The incident took place on September 12, 2014, when Bowser claims he had just replaced the batteries in his laser pointer and was testing it out. The beam was aimed at a Kern County Sheriff’s helicopter that was supporting ground units by tracking a man with a gun. The pilot claims he was hit with the beam twice as he flew 400-500 feet above the ground.
The helicopter’s mission had to be diverted over the laser beams, as the pilot claimed he experienced flash blindness, eye discomfort, and pain which lasted several hours, a US Attorney’s Office press release stated.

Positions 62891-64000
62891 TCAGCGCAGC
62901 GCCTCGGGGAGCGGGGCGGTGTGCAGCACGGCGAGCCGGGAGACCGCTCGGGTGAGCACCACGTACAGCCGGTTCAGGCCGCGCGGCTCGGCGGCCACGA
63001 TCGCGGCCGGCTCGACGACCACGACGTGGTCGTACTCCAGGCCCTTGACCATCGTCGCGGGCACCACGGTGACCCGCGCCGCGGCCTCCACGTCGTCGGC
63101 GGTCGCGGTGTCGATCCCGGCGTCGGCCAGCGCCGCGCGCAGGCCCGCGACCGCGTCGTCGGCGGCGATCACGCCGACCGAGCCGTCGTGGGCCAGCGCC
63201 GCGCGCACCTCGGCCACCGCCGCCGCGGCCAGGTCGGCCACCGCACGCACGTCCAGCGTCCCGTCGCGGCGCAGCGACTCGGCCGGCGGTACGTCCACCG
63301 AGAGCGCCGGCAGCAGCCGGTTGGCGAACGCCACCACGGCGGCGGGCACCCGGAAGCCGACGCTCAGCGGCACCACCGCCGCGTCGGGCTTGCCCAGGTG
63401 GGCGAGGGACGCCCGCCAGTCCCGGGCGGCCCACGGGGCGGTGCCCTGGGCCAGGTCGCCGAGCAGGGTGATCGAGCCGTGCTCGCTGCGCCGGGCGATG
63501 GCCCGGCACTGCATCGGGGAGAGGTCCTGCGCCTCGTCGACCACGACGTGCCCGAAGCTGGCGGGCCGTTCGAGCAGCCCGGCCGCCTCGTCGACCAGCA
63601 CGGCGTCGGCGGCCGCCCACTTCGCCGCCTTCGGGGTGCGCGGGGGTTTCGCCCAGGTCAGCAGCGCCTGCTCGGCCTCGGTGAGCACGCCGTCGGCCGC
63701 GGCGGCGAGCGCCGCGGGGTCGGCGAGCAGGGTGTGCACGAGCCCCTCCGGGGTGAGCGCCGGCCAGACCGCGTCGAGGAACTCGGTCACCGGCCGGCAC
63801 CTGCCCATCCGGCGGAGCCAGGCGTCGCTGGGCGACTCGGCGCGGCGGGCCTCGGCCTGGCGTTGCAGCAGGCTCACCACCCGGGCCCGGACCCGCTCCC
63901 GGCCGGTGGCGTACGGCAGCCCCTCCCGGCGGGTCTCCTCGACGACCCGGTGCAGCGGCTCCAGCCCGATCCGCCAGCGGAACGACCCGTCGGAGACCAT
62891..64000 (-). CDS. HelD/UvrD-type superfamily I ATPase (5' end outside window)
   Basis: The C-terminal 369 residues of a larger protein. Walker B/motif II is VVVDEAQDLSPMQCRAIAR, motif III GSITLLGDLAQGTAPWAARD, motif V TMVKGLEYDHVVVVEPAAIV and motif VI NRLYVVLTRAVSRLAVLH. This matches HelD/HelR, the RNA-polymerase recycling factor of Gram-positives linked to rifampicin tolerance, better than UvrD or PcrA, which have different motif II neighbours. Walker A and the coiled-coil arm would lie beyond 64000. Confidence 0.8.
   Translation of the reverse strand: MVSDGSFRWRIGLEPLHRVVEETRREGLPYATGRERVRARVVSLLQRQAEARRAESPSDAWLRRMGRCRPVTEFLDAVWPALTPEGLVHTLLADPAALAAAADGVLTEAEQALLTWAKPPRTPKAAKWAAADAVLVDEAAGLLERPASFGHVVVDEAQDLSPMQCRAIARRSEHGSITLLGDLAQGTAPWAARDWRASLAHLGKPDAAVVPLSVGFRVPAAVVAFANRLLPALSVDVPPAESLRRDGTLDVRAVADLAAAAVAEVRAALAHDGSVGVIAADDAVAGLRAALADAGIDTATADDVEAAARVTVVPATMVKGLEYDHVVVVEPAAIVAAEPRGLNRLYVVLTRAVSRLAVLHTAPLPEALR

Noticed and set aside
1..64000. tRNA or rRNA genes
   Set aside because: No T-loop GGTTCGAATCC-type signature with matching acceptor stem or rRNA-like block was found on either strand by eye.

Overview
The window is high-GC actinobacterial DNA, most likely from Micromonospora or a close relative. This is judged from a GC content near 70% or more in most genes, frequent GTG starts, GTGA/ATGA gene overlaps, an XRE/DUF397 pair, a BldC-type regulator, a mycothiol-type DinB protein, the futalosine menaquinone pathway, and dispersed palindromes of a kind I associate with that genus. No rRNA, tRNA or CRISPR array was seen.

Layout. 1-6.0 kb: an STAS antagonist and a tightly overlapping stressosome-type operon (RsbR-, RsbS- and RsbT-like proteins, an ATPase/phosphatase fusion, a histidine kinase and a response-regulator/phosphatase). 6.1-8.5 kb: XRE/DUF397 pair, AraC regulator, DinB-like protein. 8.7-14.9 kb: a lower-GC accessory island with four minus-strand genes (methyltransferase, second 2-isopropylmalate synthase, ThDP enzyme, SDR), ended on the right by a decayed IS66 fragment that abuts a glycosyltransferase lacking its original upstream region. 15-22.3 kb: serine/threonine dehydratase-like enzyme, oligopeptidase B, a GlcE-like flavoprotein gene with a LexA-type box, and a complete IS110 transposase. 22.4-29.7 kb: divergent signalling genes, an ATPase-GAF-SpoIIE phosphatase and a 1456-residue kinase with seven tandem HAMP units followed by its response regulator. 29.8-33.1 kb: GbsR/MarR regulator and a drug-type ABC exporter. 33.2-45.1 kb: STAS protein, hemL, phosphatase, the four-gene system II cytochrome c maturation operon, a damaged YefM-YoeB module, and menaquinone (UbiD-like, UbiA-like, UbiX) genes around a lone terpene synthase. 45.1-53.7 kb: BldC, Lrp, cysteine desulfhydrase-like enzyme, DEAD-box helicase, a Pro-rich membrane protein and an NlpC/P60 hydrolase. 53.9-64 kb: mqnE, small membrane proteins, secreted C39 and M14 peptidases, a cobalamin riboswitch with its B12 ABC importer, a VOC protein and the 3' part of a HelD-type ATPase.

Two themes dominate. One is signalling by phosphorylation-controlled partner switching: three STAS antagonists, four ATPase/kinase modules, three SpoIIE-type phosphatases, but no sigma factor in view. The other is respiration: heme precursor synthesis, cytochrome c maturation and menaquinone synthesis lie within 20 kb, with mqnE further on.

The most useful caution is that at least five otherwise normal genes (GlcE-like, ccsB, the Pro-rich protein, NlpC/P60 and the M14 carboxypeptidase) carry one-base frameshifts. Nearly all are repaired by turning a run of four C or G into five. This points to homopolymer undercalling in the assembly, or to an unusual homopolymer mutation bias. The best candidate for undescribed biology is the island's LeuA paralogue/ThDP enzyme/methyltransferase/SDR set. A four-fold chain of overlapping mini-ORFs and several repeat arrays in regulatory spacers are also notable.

In May, an appeals court overturned a California high school students 30-month prison sentence for pointing a laser at a small aircraft, stating that the sentence was too extreme and that he should receive no more than ten months.
As laser pointers have become more affordable and widely available, reports of laser attacks on aircrafts has risen dramatically.
In 2014, there were 3,894 reports to the Federal Aviation Administration of laser incidents, with 150 coming from the Eastern District in California.
The FAA warns that lasers can completely incapacitate pilots, endangering them, their crew, passengers, as well as people on the ground.